mother-1

The Mexican Window (1974)

 

mother-2

California (1959)

 

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The Studio (1987)

 

Intrigue – James Ensor, presented by Luc Tuymans, RA

Bowled over by this; he had two or three styles, like Kitaj.  Here, in this dark one, he’s like Sickert –  there, in that dark drawing room, like Vuillard.  You can see Van Gogh, Turner (the green stage one, very like the Petworth Turners), Goya’s witches and penitents, Brueghel, Moreau – even Munch, but better.  Apart from the dark rooms, there are the fantastic still lifes, the skate, the cabbage and flowers with their sizzling, fizzing background – you’ll see what I mean – and the masks, chinoiserie, clowns, processions, skeletons, satirical cartoons (the Bad Doctors, winding out the patient’s small intestine, like an early martyr) – and a group of critics round the table, eating shit; first coprophagic instance.

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The Drunkards

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The Bad Doctors

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Intrigue

 

Alan Davie, the Seventies, Gimpel Fils until 14th Jan.

A rather disappointing flatness to these – no texture, no roughness.  In the gallery’s photo, however, they look brilliant.

davie-1

 

davie-2

Collections of symbols/motifs (fruit segment moons, stripey snakes, Ace of Clubs (cf. Diebenkorn), lips, crowns…  sometimes reminds me, superficially,  of Aboriginal art, or should that be first nation Australian?

Always on Sunday – Rousseau (Ken Russell, 1965) – DVD of 3 Russell films for Monitor and Omnibus.

The artist James Lloyd plays Douanier Rousseau with his own broad Yorkshire accent in this Russell film for Monitor; it works brilliantly, of course.  Russell has a woman, Annette Robertson (below) playing Alfred Jarry, the tiny anarchist playwright and revolver enthusiast, author of “Pere Ubu”, who befriends Rousseau.  At a perfrormance of Ubu, the bourgeoisie gobble a stew of faeces on stage; in case you miss it, an actor announces”shitter!”, twice, to the disgust and outrage of the audience – second coprophagic episode.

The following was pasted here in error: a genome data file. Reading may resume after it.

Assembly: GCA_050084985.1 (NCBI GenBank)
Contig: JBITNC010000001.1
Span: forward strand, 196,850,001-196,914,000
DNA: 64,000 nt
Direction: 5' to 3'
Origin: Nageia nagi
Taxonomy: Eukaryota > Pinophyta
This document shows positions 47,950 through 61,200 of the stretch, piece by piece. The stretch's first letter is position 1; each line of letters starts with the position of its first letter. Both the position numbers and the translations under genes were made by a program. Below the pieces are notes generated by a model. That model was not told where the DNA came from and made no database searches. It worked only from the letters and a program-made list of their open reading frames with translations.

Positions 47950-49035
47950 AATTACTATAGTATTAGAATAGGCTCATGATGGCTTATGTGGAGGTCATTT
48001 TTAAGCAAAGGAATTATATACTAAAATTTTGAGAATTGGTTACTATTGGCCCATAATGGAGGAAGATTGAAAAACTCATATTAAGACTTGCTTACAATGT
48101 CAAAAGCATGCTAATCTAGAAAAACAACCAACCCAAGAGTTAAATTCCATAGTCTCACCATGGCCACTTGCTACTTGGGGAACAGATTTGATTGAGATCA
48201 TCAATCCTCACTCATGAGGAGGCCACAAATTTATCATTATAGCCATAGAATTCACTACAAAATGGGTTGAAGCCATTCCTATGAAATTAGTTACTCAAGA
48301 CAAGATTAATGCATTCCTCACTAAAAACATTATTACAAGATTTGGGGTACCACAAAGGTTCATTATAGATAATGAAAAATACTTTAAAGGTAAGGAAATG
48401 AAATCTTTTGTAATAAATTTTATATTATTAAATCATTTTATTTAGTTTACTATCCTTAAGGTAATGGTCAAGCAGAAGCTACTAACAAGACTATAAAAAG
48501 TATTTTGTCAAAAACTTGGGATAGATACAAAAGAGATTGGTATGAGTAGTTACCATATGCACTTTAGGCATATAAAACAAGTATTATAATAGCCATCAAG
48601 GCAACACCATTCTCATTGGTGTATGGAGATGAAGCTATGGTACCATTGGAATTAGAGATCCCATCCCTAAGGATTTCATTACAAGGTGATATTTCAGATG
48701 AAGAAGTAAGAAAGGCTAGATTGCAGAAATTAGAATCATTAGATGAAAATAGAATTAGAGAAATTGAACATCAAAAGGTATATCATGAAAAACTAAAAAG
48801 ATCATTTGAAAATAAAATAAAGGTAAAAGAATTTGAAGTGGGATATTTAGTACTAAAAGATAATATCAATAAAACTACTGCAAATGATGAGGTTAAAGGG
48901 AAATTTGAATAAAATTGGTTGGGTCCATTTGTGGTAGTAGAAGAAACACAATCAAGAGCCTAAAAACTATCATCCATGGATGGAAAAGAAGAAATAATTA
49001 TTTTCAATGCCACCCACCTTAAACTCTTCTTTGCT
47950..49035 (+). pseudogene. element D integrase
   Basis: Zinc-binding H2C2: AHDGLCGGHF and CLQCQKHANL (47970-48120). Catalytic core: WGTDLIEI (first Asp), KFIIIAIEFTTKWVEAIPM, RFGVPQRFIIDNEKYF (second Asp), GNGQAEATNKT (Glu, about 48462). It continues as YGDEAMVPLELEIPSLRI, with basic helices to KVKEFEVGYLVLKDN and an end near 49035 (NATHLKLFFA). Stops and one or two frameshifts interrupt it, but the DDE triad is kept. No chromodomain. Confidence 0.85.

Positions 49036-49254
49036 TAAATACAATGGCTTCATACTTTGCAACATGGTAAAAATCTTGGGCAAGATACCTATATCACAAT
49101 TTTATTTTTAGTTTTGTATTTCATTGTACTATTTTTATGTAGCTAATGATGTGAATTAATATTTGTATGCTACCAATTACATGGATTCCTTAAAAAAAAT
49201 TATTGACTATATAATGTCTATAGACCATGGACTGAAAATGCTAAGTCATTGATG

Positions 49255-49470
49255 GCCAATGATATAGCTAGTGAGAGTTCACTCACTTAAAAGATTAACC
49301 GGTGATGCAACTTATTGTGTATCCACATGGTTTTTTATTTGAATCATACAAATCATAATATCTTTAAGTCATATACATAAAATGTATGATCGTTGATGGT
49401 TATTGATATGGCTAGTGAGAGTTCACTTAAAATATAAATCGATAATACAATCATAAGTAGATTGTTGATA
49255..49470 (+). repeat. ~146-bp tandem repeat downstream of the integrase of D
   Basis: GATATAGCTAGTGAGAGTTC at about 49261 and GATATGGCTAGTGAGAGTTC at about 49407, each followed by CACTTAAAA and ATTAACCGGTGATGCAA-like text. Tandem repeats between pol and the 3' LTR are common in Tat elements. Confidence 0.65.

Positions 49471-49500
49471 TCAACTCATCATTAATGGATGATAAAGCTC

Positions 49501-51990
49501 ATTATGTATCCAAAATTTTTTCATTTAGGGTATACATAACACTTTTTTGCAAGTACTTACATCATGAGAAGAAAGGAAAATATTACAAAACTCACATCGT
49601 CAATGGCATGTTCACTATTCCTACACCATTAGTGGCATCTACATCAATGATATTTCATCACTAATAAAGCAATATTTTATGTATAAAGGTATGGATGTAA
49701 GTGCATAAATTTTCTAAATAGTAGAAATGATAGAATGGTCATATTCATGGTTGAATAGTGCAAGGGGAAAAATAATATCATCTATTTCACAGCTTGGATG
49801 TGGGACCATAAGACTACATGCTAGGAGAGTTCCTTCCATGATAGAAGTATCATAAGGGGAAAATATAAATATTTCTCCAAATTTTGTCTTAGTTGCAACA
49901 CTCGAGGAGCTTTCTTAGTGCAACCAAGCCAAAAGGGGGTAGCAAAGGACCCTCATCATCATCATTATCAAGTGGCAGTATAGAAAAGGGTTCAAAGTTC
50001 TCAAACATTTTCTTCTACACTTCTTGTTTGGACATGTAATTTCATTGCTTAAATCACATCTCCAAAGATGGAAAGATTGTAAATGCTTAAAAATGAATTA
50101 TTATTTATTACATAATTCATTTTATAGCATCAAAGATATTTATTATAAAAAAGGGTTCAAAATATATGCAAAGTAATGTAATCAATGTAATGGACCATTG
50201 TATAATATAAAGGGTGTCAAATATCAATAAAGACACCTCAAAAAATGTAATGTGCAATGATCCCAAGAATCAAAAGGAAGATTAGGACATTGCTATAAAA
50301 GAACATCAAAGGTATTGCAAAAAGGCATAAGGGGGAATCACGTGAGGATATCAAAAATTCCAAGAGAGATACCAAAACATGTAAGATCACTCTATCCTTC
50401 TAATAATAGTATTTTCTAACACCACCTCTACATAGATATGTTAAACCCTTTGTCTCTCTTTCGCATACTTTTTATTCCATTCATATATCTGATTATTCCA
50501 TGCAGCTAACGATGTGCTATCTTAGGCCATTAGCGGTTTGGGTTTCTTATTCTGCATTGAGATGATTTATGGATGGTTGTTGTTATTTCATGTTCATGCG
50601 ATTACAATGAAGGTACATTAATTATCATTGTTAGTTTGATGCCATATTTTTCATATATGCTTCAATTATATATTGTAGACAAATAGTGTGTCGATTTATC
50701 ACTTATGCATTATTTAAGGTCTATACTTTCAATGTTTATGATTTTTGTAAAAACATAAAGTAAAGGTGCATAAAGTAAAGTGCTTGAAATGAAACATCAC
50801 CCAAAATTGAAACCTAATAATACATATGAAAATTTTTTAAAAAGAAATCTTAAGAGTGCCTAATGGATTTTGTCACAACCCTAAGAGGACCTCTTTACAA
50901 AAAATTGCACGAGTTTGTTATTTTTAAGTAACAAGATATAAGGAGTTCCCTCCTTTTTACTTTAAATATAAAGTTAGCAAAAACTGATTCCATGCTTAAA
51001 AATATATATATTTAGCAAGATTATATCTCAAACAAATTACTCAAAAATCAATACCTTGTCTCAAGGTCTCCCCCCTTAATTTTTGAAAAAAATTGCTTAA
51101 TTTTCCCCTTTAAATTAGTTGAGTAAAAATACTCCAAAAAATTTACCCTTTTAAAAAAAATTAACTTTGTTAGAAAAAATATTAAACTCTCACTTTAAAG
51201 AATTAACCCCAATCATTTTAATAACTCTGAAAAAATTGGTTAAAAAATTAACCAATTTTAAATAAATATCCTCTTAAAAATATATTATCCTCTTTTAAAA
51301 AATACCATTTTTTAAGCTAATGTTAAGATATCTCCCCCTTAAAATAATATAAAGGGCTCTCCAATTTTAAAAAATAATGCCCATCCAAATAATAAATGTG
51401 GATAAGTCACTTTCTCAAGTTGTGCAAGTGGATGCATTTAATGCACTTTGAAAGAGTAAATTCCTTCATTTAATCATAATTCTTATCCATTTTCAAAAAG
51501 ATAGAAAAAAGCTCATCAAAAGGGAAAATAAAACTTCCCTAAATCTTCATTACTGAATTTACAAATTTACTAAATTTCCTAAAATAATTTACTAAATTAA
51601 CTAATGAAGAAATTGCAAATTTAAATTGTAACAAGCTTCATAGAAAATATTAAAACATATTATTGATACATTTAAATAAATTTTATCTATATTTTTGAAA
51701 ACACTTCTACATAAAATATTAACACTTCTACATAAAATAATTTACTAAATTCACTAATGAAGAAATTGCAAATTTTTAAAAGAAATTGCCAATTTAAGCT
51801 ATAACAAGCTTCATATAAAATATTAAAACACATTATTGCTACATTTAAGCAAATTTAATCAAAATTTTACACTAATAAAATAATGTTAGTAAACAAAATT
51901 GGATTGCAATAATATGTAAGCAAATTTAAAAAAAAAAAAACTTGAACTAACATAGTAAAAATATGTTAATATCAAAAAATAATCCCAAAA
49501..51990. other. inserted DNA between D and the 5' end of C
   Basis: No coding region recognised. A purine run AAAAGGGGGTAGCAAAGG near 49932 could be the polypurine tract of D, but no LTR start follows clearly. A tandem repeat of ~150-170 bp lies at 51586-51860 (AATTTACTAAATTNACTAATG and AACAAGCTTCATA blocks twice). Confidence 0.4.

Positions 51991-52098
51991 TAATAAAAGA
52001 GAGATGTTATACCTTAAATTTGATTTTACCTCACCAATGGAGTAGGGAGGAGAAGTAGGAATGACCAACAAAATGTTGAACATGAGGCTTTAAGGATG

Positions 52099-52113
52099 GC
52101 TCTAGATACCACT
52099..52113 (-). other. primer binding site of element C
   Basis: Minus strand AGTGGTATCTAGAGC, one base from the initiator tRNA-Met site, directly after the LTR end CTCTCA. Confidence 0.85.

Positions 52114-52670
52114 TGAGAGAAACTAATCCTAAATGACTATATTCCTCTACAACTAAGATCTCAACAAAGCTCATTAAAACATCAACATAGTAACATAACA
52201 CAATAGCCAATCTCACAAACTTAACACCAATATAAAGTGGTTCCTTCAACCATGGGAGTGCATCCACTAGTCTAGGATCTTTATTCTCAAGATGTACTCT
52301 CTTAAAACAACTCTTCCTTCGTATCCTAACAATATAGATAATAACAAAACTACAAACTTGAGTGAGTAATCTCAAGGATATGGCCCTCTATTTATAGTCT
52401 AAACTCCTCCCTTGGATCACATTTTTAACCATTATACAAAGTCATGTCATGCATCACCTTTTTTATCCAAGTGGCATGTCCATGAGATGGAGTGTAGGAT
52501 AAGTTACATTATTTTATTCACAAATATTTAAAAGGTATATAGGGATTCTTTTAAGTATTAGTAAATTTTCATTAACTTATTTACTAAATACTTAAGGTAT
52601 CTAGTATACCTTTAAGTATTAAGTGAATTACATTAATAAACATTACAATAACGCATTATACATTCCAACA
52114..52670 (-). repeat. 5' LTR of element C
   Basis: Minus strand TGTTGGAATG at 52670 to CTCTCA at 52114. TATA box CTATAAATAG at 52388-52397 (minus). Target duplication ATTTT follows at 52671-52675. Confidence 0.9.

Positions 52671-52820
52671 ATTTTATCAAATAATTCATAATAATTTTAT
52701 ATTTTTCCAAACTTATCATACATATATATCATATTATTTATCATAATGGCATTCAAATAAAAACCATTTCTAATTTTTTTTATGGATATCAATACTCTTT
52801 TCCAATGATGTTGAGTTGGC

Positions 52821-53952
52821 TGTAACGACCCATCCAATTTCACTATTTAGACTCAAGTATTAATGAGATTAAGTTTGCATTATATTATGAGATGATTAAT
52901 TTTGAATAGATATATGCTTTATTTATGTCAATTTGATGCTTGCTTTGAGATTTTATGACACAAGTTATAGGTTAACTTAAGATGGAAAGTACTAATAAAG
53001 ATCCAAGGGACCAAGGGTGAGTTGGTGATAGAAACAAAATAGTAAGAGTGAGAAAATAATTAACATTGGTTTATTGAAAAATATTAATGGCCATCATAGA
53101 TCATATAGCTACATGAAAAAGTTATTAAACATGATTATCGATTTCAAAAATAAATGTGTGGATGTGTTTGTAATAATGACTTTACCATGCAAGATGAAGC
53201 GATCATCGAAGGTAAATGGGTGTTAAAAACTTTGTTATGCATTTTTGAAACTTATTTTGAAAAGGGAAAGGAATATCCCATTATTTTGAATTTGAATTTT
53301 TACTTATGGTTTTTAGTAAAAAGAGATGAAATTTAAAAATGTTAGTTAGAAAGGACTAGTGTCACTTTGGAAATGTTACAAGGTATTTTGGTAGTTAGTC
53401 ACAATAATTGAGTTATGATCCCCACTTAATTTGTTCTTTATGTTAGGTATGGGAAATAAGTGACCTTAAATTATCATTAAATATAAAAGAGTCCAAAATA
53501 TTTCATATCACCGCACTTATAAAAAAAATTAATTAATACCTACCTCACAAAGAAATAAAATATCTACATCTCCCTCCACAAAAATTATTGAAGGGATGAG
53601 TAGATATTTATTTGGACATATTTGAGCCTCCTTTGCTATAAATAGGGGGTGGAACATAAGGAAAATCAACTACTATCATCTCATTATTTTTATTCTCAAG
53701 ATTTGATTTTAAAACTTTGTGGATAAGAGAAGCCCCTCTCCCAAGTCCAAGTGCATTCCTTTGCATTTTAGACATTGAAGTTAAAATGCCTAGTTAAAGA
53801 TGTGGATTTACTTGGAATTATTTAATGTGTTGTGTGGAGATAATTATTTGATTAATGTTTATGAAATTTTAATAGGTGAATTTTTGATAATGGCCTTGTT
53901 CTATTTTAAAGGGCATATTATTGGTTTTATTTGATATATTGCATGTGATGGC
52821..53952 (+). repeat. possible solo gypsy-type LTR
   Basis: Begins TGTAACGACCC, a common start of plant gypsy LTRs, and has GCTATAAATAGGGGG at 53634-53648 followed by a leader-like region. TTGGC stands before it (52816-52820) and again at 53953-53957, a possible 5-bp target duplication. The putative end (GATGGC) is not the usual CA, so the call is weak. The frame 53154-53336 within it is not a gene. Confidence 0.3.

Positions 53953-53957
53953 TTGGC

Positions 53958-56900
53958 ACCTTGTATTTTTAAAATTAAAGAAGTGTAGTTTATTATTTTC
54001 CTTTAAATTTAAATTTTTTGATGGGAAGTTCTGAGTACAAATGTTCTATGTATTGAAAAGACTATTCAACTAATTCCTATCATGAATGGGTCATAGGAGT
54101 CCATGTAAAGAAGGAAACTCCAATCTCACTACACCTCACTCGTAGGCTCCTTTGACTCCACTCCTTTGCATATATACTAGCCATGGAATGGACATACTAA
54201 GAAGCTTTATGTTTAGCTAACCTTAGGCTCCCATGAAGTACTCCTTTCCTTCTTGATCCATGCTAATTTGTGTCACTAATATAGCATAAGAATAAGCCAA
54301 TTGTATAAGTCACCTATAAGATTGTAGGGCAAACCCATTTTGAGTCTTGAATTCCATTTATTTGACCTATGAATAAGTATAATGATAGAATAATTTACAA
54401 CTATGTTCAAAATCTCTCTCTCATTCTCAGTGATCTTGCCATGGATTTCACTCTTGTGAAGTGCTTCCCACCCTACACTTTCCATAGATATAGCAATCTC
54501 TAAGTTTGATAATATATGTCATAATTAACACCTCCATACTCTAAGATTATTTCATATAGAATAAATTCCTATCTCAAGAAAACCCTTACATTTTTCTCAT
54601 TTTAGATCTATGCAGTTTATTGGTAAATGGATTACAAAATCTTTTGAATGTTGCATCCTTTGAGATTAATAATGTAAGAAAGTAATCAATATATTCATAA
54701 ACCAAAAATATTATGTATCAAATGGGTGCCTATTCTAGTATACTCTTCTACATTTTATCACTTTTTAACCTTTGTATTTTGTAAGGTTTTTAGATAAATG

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Isadora Duncan, the Biggest Dancer in the World –  (Ken Russell, 1966)

Isadora (Vivian Pickles) and 500 children in floaty costumes ran down a hill at the Devil’s Punchbowl in Surrey, towards the cameras and Ken waiting at the bottom. Unfortunately, they all ran to the right instead of parting and flowing past Ken on both sides, so they had to go back up and do it again.  Brilliant TV film of course. but NOT the feature film that I remember; that was based on a different memoir and directed by Karel Reisz.  It starred Vanessa Redgrave and in one memorable montage sequence, showed Isadora arriving at “London” station.  I think Readers Digest funded it.

kenrussell2

Nomad, Alan Partridge (Steve Coogan)

Alan Partridge and James Joyce are similar, in that their respective styles penetrate and corrupt anything you read immediately afterwards.  I remarked before on how Finnegans Wake affects me; I tend to read a few pages at a time, then move on to another book – for a while, you think you are still reading “Wake” and you can’t properly take in the new text.  I had the exact same thing with Partridge and Proust.  Granted, Alan was discussing the way his excess fat tends to form on his back and Marcel was spending three pages or so describing milk boiling over…

Three small ones on wood panel and one (Seated Figure ) on canvas:

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Seated Figure

 

hard-abstract

Fleeing Figure

 

still-life-with-orange

Still Life with Orange and Banana

 

yellow-bridge

Bridgehead 2

Blackpaint

25.11.16

Blackpaint 530 – The Angels, the Superhighway and the Deer Hunter

January 31, 2016